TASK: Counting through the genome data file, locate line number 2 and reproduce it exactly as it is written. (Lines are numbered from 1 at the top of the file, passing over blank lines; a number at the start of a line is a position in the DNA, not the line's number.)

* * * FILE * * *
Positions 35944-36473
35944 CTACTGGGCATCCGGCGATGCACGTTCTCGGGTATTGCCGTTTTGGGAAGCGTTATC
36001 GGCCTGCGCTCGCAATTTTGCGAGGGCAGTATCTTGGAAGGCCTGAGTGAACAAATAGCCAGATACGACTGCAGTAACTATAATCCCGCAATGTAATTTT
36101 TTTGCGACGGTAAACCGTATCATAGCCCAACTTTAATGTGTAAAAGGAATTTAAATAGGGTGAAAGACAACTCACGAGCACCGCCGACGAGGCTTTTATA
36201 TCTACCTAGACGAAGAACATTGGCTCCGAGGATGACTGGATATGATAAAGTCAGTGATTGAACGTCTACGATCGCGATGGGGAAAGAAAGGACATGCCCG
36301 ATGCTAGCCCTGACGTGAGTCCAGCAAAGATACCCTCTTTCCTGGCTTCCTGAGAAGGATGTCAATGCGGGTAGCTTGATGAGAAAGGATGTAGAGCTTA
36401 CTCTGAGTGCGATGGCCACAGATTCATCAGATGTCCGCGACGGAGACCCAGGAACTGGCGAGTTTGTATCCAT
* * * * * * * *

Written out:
35944 CTACTGGGCATCCGGCGATGCACGTTCTCGGGTATTGCCGTTTTGGGAAGCGTTATC